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Who owns your social media content?

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It might not be who you think, write Leanne van Breda, associate, and Tracy Cohen, director in Cliffe Dekker Hofmeyr’s convergence and new media practice.

More often than not, people sign up for social media accounts without reading the particular platform’s terms of service. As a result, they are usually completely unaware of the conditions of use or the rights they have signed away in order to create their profile.

Have you ever stopped to consider who owns your Facebook account or your Instagram profile picture?  If not, you may be surprised to discover the reality as we break down the terms that you have agreed to on various social media platforms.

The terms of service of Facebook, Instagram, LinkedIn and Twitter are all quite clear: they stipulate that all users retain ownership of any and all content posted on the respective platforms.

So far so good, right? Wait, there’s a catch: all users of these social media platforms have, usually unknowingly, granted the respective platform, a non-exclusive, transferable and worldwide licence to use any content on the platform which is owned by the user without any further consent, notice or compensation.

These licences enable the social media platforms to use content owned by individual users to market their business and service.

However, it doesn’t end there. In the words of Twitter, or to “Twitter-phrase”, “this license [sic.] authorises [Twitter] to make your [c]ontent available to the rest of the world and to let others do the same”.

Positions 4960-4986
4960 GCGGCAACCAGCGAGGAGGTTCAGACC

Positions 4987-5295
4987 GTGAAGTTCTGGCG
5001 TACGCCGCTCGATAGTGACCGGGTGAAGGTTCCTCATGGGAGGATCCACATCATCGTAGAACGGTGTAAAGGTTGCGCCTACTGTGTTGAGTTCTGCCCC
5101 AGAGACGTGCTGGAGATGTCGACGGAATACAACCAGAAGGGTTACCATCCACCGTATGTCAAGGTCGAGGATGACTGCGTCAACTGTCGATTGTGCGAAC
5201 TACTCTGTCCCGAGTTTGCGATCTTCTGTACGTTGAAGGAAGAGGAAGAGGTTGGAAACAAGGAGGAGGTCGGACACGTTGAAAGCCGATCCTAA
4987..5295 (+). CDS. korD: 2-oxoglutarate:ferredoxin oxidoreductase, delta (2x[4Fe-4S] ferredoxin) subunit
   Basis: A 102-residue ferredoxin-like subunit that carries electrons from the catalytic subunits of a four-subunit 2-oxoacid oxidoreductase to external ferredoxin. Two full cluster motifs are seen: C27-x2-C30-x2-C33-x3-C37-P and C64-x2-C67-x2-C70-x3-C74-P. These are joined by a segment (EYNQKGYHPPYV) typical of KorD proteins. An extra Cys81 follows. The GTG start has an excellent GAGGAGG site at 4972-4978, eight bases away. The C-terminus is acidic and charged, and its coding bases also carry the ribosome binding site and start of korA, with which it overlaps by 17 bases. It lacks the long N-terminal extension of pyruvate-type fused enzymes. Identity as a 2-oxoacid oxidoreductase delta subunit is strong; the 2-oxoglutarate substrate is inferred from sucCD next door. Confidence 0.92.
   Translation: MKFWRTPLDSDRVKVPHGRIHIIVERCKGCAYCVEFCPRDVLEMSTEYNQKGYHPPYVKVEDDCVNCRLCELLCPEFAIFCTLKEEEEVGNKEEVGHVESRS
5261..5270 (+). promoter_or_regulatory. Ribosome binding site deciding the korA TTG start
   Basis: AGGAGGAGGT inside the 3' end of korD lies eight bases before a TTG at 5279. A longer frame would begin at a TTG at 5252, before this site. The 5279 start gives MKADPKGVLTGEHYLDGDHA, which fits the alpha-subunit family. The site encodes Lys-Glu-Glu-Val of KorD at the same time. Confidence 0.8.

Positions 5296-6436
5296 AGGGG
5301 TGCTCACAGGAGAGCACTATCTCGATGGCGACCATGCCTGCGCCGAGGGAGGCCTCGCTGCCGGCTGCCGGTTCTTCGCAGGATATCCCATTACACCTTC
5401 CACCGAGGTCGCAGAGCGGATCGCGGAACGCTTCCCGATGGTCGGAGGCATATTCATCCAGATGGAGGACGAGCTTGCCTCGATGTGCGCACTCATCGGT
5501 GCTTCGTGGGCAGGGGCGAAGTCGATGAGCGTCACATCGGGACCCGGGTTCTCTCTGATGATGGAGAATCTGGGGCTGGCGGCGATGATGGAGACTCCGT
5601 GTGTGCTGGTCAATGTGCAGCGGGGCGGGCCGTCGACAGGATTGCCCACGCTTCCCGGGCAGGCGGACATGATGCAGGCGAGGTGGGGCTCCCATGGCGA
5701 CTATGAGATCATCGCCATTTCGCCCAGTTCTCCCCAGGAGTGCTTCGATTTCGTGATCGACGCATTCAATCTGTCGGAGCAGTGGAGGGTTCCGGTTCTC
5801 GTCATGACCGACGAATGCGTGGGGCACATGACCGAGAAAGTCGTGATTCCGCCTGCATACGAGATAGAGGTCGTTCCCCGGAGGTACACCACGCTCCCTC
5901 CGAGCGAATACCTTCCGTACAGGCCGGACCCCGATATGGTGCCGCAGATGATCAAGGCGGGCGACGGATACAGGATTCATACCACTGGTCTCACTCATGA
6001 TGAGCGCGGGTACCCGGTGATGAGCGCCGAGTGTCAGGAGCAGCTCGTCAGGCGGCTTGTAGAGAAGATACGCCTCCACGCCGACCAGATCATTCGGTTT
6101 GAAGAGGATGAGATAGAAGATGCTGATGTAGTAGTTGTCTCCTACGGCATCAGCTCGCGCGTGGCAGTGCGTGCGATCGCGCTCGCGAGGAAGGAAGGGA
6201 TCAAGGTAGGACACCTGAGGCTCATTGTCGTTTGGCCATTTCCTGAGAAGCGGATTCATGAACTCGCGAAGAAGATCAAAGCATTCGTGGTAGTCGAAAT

The social media giant may, therefore, sublicense a user’s profile picture or any other content uploaded by said user without that user’s knowledge or further consent.

All LinkedIn and Twitter users have also granted the platforms editing rights, namely, the right to edit, modify, translate and reformat any content posted on the platform.

This has the potential to be highly problematic for users, particularly when their content is translated into other languages. Given the nature of the LinkedIn platform, this could negatively impact recruitment, marketing and networking opportunities.

It is, therefore, essential that users understand that they have granted each platform full editing rights over any content published by them (including re-posts of other user’s content) whether in their professional capacity or otherwise.

Social media is now the norm.  While each platform offers unparalleled connectivity and communication advantages including staying updated with family and friends, receiving breaking global news stories, debate and discourse, exploring employment opportunities, entertainment and digital marketing, it is critical for users to understand the rights that they relinquish and the attendant risks that they attract.

These platforms offer seemingly free online services – however, the cost each user incurs is the use of any content uploaded on to the platform.

We cannot imagine a world – professional or personal – without social media, but perhaps the next time you cheerfully click “accept” on the terms and conditions box for a new account, you should pay closer attention to the fine print.